DANIELS

WRA 110

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Required Texts:
Ballenger, Bruce. The Curious Researcher. New York: Pearson/Longman. 2009. Craig, Collin, Nancy C. DeJoy and Steven T. Lessner. Reading and Writing Literacies. Pearson-Longman, 2010. Gee, James Paul. What Video Games Have to Teach Us About Learning and Literacy. New York: Palgrave Macmillan. 2007. Maimon, Elaine. The Brief McGraw-Hill Handbook. New York: McGraw-Hill. 2009. McLuhan, Marsall. The Medium is the Massage. Berkeley, CA: Gingko Press. 2005. Please note: The Ballenger text is in a new edition that include the 2009 MLA updates. This is the version I have ordered for class. If you choose to get an older version, you will need to be responsible for using the latest versions of MLA style when you use sources. Also, be aware that if you get the older versions of these books the bookstores will not buy them back at the end of the semester.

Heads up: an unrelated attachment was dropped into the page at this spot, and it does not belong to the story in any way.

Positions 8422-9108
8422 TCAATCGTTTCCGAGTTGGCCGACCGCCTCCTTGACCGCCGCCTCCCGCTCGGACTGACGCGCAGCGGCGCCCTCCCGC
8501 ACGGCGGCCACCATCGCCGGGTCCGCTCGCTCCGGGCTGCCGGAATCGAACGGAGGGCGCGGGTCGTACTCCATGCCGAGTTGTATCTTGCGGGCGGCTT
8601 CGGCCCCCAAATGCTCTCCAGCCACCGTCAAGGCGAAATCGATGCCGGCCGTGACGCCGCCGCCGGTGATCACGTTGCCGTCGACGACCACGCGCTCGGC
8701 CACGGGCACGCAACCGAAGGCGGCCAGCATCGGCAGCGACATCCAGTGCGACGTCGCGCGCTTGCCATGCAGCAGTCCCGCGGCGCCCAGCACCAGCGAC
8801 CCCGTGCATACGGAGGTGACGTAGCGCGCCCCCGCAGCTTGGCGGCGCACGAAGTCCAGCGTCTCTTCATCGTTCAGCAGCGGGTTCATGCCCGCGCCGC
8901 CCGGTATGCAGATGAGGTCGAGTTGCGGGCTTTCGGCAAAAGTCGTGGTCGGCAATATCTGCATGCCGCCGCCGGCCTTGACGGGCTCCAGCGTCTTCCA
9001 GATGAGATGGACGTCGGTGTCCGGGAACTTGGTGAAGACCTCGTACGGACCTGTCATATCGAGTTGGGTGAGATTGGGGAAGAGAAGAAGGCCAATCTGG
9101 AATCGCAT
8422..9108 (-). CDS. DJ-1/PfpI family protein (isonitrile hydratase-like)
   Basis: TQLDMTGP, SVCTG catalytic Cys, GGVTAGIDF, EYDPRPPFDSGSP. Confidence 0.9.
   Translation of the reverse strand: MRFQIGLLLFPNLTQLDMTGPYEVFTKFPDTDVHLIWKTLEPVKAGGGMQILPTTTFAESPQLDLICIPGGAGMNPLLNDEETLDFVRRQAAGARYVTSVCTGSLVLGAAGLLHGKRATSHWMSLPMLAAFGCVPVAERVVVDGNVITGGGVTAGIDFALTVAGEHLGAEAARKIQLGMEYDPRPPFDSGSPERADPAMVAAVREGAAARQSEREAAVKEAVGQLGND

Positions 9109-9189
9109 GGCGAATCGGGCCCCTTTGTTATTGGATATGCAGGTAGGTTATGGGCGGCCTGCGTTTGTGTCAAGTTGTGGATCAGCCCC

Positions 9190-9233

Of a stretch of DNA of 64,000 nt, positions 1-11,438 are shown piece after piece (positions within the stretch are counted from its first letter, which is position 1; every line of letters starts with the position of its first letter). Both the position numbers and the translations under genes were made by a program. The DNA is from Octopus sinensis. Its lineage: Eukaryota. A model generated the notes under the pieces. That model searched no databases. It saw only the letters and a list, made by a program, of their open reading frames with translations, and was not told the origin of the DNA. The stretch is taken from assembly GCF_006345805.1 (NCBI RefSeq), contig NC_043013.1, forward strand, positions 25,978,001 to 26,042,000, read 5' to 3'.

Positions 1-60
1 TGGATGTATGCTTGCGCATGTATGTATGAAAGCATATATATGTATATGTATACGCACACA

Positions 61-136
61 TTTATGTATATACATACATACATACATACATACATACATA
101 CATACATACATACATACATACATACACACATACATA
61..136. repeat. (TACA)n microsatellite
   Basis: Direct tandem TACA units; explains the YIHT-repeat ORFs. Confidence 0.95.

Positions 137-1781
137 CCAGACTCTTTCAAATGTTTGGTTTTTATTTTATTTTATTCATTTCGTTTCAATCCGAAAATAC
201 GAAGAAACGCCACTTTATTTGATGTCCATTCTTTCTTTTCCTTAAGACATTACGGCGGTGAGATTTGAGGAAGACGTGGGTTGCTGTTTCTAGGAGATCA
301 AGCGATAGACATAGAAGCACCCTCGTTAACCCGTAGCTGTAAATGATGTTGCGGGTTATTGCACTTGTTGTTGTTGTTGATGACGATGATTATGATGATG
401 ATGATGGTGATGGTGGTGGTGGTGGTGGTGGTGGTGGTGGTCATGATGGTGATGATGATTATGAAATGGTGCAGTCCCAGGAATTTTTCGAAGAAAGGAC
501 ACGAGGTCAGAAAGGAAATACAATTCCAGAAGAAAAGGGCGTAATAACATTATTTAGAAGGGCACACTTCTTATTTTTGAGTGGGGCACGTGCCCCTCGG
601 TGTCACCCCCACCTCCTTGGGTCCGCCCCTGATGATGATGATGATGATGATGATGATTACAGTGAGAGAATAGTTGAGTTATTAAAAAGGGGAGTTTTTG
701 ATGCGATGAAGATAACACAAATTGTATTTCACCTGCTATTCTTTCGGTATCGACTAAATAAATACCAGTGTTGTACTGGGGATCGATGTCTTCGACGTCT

Policies and Procedures: Attendance:
All courses in the Tier I Writing Program are interactive and require high levels of student participation. Attendance at all class sessions is expected. You may miss one week of class (i.e. two classes) without affecting your grade. You should reserve these absences to address the observance of religious holidays not acknowledged by the University calendar, family events, serious illness, etc. If you miss more than one week of class, your final grade for the course will be lowered .3 for each additional individual absence. Coming to class late (more than 5 minutes after we begin) 3 times will equal one absence. Sleeping in class or engaging in activities not related to class will also be counted as absences.

Late Assignments:
Late assignments will be lowered one full letter grade for each day past the due date (the first reduction occurs at the start of the class in which the assignment is due).

Completion of Assignments:
The First-Year Writing Program requires that students produce a significant amount of writing to fulfill their requirement. You must complete all major assignments to fulfill this requirement and receive a passing grade in First-Year Writing courses.

DANIELS

WRA 110

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Academic Honesty